Between 1950 and 1954, Wisconsin Sen. Joseph McCarthy led one of the most notorious political witch-hunts in U.S. history. Aided by the parallel activities of the House Committee on Un-American Activities (HUAC), McCarthy’s anti-communist crusade divided politicians, captivated the media, and fanned the flames of anti-Soviet zeal in early Cold War America.
By 1954, when the Senate censured him for his “inexcusable” and “reprehensible” behavior, McCarthy’s name had become synonymous with demagoguery. HUAC’s star waned soon after, and the committee was dissolved in 1975. Paranoid anti-communist organizations like the John Birch Society maintained their vigilance against the (increasingly imaginary) communist threat, but most everyone else moved on.
Until now. ( continue to full post… )
The American Congress for Truth (ACT), an anti-Muslim group run by firebrand Brigitte Gabriel, has targeted a Muslim professor serving on a human rights board in Florida, accusing him of having ties to radical Islamic groups and serving as a “mosque operative” in city government.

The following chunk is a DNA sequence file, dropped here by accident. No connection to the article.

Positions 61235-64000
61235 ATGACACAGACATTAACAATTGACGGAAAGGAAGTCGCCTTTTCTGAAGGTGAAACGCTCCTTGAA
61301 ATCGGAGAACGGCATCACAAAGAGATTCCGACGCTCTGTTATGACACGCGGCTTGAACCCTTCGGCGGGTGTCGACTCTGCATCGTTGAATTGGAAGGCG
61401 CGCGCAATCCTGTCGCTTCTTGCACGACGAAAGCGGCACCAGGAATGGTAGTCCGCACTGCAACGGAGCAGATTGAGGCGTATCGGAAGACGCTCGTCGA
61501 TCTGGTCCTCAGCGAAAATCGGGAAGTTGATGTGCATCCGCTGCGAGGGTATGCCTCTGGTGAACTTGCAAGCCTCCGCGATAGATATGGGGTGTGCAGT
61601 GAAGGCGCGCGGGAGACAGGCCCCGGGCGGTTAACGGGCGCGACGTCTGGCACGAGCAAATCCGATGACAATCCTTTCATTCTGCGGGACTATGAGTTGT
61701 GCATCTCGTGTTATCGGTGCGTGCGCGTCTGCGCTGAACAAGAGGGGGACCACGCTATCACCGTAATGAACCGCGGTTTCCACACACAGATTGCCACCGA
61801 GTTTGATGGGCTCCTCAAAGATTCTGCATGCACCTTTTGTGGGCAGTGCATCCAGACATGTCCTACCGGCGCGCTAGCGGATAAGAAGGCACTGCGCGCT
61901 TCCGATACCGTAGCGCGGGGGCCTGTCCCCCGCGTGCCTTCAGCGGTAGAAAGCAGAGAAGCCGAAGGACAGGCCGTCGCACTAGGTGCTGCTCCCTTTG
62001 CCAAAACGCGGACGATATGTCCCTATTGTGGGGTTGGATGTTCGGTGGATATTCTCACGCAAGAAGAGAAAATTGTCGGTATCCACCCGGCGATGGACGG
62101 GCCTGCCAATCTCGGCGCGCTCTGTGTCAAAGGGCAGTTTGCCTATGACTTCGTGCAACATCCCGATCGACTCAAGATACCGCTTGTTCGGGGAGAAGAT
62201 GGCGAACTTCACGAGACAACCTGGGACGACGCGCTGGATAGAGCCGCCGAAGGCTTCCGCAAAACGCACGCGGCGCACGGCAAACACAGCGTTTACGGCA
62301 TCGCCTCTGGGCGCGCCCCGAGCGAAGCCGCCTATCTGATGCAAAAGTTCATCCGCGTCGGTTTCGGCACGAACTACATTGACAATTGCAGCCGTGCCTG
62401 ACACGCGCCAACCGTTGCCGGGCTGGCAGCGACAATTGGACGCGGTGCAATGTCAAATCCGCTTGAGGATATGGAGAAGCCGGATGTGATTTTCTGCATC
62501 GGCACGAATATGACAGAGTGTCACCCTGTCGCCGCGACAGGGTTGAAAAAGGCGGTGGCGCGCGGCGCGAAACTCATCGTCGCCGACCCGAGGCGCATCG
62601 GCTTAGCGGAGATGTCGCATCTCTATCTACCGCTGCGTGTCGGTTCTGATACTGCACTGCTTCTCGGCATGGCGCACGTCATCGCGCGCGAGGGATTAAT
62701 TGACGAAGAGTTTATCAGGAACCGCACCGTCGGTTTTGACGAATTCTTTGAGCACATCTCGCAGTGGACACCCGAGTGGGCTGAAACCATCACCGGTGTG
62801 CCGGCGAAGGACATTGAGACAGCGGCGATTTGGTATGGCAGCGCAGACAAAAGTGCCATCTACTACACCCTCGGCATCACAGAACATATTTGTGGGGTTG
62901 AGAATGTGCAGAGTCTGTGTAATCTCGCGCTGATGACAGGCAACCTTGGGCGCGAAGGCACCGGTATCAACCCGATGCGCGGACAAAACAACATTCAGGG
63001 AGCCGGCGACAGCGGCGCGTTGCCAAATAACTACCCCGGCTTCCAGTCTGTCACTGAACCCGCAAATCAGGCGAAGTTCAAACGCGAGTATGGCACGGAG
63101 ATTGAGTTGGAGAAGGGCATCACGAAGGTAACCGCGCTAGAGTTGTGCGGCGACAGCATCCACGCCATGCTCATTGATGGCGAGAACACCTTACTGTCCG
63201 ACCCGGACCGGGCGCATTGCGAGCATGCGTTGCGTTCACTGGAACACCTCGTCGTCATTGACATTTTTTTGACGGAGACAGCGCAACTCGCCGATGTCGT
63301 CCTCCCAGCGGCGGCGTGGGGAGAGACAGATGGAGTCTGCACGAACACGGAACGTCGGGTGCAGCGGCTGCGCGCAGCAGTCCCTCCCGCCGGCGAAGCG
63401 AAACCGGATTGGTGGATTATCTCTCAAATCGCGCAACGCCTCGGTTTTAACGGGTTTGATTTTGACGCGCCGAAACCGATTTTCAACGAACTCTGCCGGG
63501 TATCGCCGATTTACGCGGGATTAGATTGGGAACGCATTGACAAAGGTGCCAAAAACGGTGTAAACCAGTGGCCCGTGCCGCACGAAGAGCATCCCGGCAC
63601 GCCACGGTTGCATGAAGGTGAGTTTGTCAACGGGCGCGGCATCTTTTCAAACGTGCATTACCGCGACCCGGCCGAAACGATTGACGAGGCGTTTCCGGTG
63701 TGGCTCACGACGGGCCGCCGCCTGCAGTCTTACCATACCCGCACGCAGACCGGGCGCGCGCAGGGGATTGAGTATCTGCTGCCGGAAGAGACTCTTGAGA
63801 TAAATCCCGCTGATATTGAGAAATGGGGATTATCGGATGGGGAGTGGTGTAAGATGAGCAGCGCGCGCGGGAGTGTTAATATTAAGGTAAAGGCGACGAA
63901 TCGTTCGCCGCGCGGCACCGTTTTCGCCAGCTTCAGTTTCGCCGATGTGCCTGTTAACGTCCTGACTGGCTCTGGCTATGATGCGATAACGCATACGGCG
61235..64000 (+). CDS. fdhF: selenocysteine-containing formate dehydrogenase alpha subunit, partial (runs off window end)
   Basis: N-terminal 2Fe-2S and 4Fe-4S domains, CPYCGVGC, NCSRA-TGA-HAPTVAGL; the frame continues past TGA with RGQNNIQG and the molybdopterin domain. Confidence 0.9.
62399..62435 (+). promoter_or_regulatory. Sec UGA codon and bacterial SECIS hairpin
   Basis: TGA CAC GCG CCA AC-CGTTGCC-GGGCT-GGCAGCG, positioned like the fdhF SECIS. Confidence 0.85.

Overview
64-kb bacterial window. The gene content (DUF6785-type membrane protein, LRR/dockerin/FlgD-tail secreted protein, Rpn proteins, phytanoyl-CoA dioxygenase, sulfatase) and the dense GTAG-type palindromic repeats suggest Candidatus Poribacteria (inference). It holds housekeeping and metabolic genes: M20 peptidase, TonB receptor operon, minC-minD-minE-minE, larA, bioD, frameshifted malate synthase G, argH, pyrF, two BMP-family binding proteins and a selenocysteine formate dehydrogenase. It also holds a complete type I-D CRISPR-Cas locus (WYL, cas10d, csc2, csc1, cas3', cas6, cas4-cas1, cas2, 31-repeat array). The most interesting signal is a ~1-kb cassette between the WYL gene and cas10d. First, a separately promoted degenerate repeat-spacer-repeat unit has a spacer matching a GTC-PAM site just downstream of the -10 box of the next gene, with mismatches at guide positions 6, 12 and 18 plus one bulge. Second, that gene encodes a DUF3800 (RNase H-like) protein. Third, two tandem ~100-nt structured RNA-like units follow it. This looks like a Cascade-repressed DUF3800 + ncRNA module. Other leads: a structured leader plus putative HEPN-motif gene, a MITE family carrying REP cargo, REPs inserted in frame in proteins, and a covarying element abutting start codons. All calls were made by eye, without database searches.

After months of opposition to Parvez Ahmed’s nomination to the Human Rights Commission of Jacksonville — he was appointed earlier this year — ACT held a news conference on the steps of Jacksonville City Hall Thursday to release a DVD of edited clips of a speech Ahmed gave in October, which the group claims shows “irrefutable” evidence of Ahmed’s associations with the Muslim Brotherhood and radical Islam — despite the absence of any footage speaking directly to that charge. The lack of evidence apparently didn’t trouble Randy McDaniels, the Jacksonville ACT chapter leader who called the news conference. “It’s how he says what he says. What he doesn’t say. What’s inferred and the facts we know,” McDaniels said, adding that Ahmed was a “made man in the Muslim mafia.” ( continue to full post… )